In various contexts I define a macro such as

   %% do something with arguments #2 and #3
   \def#1{<result of doing something>}}

Here's a bit fuller (though pointless example)


In this particular instance, I am aware that there's a perfectly good macro


which is capable of computing and storing the information. But my question isn't about the particulars of what's done with the extra arguments. What I want to know is if I write something like


how to get the macro \aesavesumas to know that it should make the definition global so that, if \aesavesumas\mysum{2}{3} is called within a particular scope, the definition is saved for later use outside of that scope.

  • You can't; \global performs expansion until it finds something legal after it (\def, \chardef, \advance and so on; an assignment, to be precise), raising an error otherwise. Then the assignment is performed globally and \global disappears without leaving any trace: the information that the assignment was global cannot be accessed to. – egreg Oct 22 '14 at 7:03

The prefix \global can only go in front of an assignment. However, TeX expands tokens after \global in order to find the assignment. An example is the \booltrue macro in etoolbox:


If one does \global\booltrue{foo}, the latter macro is expanded leaving


and \ifcsundef is expanded; in case \iffoo is defined, TeX finds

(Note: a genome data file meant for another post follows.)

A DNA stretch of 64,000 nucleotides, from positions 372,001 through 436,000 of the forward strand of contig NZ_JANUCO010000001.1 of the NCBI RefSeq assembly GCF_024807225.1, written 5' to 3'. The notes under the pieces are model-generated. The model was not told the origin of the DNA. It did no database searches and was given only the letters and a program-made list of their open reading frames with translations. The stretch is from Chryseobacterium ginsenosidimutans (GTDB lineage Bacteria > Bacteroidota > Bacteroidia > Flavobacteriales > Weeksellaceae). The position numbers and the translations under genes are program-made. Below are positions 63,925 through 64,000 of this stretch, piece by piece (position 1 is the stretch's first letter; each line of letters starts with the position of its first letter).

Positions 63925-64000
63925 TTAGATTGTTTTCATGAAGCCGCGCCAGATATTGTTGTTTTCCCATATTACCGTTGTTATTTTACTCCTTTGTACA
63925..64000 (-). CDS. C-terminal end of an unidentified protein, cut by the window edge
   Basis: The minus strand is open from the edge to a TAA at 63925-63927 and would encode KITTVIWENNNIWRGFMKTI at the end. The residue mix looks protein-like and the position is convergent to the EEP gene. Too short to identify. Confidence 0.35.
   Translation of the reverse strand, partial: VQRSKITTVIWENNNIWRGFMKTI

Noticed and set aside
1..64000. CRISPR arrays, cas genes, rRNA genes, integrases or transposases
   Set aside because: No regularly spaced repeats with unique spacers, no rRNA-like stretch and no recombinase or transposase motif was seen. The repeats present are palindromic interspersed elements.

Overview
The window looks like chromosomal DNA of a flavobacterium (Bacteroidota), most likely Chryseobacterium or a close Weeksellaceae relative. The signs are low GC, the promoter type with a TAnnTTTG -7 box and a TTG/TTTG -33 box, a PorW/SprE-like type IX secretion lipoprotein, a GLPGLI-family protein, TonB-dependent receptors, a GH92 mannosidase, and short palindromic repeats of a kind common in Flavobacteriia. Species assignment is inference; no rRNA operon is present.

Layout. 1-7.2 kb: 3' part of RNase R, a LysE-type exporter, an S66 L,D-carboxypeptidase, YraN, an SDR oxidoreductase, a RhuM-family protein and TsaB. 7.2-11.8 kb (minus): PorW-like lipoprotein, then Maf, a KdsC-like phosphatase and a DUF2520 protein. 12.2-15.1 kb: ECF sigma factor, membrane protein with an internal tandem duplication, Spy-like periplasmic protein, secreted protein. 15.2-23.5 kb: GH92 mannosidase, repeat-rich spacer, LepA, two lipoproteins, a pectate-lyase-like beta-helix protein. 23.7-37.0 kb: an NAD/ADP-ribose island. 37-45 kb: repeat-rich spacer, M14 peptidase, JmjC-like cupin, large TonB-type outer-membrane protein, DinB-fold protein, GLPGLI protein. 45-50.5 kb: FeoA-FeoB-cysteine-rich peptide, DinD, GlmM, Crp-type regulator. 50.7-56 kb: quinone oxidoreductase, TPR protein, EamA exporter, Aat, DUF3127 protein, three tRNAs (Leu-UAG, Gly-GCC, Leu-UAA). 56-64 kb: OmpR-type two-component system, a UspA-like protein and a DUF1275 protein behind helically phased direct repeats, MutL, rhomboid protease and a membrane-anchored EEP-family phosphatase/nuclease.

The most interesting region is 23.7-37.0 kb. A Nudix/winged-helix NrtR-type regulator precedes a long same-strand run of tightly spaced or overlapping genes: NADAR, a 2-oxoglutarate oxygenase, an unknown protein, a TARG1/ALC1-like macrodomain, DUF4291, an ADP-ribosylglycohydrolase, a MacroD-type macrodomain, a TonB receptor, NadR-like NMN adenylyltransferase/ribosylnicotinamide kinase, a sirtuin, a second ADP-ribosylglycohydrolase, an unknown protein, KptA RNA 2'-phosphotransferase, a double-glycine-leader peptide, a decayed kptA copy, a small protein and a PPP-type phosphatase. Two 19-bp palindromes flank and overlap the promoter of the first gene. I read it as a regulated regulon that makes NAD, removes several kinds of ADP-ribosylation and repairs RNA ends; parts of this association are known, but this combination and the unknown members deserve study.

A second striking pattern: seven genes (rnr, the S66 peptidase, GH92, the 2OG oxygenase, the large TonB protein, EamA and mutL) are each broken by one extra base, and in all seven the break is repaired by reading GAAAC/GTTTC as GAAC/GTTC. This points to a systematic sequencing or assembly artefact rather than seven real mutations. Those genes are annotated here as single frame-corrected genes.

that needs another step of expansion for arriving to the final step


that's the assignment TeX was looking for. In case \iffoo is not defined, TeX will have \global\etb@noglobal that becomes \global\let\relax\relax and it's an assignment that does nothing (except perhaps polluting the save stack, but it's unimportant, because an error message will be issued).

The problem is that the information whether the last assignment was global cannot be accessed to, nor can the information that the expansion was triggered by a lonesome \global hunting for a mate assignment.

Your assignment \edef#1 comes in too late. Moreover \pgfmathparse begins with \begingroup and so you're doomed.

There's no problem instead if you use a postfix rather than a prefix. You can easily set up things so that \global is added when the call is


and not when the * is missing.

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  • This is more of an aesthetic question: Would it be better to create a starred version of the command or to call \aesavesumas\mysum{2}{3} and then immediately \xdef\mysum{\mysum} or some other explicit global assignment? – A.Ellett Oct 22 '14 at 16:06
  • 1
    @A.Ellett I'd avoid \xdef\mysum{\mysum} because of local-global assignment that's evil. However, the same effect is obtained with \global\let\mysum\mysum (since \mysum has already been defined with \edef). – egreg Oct 22 '14 at 16:52

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